INTERVIEW: Former fire chief says inflammatory anti-gay language taken straight from Bible

Former Atlanta Fire Chief Kelvin Cochran said he is considering a lawsuit against the city of Atlanta after he was fired from his job following controversy over a book he wrote that included anti-gay content.

In a phone interview Tuesday evening, Cochran told the GA Voice he was “still considering” whether or not to take legal action against the city and declined to answer questions about any legal groups he may have talked to.

Mayor Kasim Reed announced he fired Cochran at a packed press conference Tuesday afternoon at City Hall.

“His personal religious beliefs are not the issue at all despite the number of comments and emails I have been receiving on a daily basis,” Reed said. “His judgment and ability to manage the department was the subject of this inquiry.” Reed named Deputy Chief Joel C. Baker as the interim fire chief.

Cochran published his book “Who Told You That You Were Naked?” in violation of the city’s standard of conduct, Reed stressed, and he said every single employee in the fire department deserves to come to work in an environment where they feel safe in keeping with the city’s policy on nondiscrimination.

Reed added that he believed the city faced serious liability if Cochran remained on the payroll from potential lawsuits from LGBT members of the fire department.

Cochran told the GA Voice said he never practiced discrimination as the chief of the department for the past seven years, but said he did not know of any LGBT members within the department.

“I never had a member say, ‘Chief Cochran, you know I am gay.’ I’ve never been with a member of our community who interacted with me before we started talking business and say, ‘I’m gay,’” he said. He added the only person he knew was gay was out City Councilmember Alex Wan.

“But it never mattered. I treated all people with respect. I put systems in place to ensure justice and equality,” he said. “And I challenge anyone to do a thorough investigation of the department’s complaint history to determine whether or not I had been unjust.”

Cochran said he did give his book to a few members of the fire department, but that he knew them in “in personal relationships as Christians.”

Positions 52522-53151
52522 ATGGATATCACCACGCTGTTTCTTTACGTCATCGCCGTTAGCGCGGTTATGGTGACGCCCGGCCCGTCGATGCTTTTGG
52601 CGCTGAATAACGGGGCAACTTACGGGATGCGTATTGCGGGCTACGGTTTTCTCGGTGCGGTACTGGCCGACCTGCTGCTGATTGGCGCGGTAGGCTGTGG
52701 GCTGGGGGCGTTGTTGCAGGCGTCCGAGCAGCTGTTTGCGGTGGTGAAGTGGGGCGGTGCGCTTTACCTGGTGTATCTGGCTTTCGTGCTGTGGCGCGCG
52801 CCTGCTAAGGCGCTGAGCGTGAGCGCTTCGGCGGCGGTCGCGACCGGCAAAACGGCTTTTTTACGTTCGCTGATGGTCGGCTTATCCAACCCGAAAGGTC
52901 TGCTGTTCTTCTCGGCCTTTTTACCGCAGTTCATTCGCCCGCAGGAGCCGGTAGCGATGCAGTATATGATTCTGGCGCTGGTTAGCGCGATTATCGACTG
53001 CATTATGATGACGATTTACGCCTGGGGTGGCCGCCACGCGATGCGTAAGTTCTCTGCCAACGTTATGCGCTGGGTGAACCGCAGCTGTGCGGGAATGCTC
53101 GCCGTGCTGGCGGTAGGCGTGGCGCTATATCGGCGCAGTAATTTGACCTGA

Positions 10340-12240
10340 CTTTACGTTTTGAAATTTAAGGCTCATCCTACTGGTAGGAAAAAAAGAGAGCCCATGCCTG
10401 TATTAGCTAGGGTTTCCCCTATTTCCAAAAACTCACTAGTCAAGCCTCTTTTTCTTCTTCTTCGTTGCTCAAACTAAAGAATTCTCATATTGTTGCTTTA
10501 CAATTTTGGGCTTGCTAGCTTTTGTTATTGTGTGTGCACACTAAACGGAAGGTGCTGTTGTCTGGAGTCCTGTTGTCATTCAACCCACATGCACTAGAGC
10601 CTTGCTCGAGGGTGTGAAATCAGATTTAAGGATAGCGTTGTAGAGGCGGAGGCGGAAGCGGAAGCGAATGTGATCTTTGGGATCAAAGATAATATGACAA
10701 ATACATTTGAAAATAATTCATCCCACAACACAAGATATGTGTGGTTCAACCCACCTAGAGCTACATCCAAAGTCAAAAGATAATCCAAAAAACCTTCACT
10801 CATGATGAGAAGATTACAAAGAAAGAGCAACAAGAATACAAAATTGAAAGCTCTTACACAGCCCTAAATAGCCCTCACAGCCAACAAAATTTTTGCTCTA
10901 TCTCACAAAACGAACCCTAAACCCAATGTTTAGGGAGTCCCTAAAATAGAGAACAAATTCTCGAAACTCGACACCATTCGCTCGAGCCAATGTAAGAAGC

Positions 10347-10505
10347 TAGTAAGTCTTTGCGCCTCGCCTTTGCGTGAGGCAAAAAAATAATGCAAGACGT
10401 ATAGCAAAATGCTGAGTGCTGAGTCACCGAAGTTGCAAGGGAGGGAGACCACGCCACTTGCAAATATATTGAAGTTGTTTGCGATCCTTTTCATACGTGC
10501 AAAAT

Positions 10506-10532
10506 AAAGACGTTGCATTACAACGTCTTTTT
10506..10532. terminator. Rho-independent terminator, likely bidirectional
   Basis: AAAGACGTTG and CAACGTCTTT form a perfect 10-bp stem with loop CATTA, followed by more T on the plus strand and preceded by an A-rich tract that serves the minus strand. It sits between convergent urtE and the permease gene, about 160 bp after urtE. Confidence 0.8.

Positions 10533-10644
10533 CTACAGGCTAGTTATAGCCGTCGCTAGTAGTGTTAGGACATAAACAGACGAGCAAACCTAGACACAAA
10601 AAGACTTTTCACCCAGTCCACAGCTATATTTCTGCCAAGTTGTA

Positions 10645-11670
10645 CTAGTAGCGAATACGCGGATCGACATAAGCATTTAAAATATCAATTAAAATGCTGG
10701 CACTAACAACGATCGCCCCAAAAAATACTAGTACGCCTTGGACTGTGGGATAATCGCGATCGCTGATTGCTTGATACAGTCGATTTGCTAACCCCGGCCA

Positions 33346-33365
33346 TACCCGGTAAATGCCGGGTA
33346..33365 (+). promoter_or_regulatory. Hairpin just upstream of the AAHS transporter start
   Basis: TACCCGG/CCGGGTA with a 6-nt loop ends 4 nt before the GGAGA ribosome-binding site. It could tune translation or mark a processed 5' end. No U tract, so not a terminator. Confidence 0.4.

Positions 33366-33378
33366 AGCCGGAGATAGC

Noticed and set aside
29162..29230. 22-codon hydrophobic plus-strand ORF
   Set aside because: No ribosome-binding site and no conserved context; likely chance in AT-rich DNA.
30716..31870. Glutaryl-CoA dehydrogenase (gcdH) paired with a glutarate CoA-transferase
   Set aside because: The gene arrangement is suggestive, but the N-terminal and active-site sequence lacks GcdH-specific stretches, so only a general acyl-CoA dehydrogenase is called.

If city government disallows a person to “cultivate a culture that glorifies God” then Cochran said he should have been fired immediately after taking the oath of office.

“We put our hand on the Holy Bible and at the end of that oath we say, ‘so help me God.’ I should have been terminated right after the oath,” he said.

Cochran added that he believes LGBT people should be able to express their views at work.

“But so should a Christian and not be discriminated against or vilified for their beliefs,” he said.

The book includes this passage: “Uncleanness—whatever is opposite of purity; including sodomy, homosexuality, lesbianism, pederasty, bestiality, all other forms of sexual perversion.”

Cochran said the language he used was lifted directly from biblical text.

“My intent was not to hurt anyone. I wrote straight from the words of the Bible,” he said.


Cochran has received support from the 1.4 million member Georgia Baptist Convention and also Ralph Reed’s 700,000 member Faith and Freedom Coalition.

Proponents of a so-called “religious freedom” bill to be passed in Georgia decried Reed’s firing of Cochran including State Sen. Josh McKoon  (R-Columbus), who plans to reintroduce a religious freedom bill this session. State Rep. Sam Teasley (R-Marietta) has already prefiled his religious freedom bill; he also sponsored an unsuccessful bill last year.

McKoon failed to pass a religious freedom bill last year after considerable backlash from the LGBT community as well as major Atlanta-based corporation, including Coca-Cola and Delta Air Lines.

Last year the state Democratic Party denounced  McKoon’s and Teasley’s bills as “dangerous and immeasurable in scope” and would “open a Pandora’s box of LGBT discrimination and unfairly target women based on their health care decisions.”

“This is not about his religious views but his about his ability to lead a diverse work force,” said Jeff Graham, executive director of Georgia Equality, of Cochran’s firing. “It’s unfortunate that this had to happen. I feel the mayor has done the right thing to ensure all employees are treated fairly.”

Better Georgia, a progressive political group, began a petition to try to thwart passage of the “religious freedom” bills this year.


Reed suspended Cochran for 30 days without pay on Nov. 24 after he said he learned about the book and its inflammatory language. Cochran quickly got the support of groups from the religious right, including the Georgia Baptist Convention, which started a petition titled “Help Us Defend Religious Liberty!”

At the press conference Tuesday, Reed was visibly angered when he discussed Cochran speaking out about his suspension to the media and the countless phone calls he received at home over the holidays from people calling him the “anti-Christ.”

Cochran said he never spoke to the media.

“He asked me not speak to speak to the media during the suspension and I was faithful to that request. I spoke at a couple churches and gave my testimony and in a couple of those instances there was media in the audience,” Cochran said. “Sharing your testimony is something Christians do on a regular basis.”

“I did not write this book illegally,” Cochran said. “I have a passion for Christian men and seeing them become all they can be in their faith. That was who this book was written for—for Christian men.”

— Patrick Saunders contributed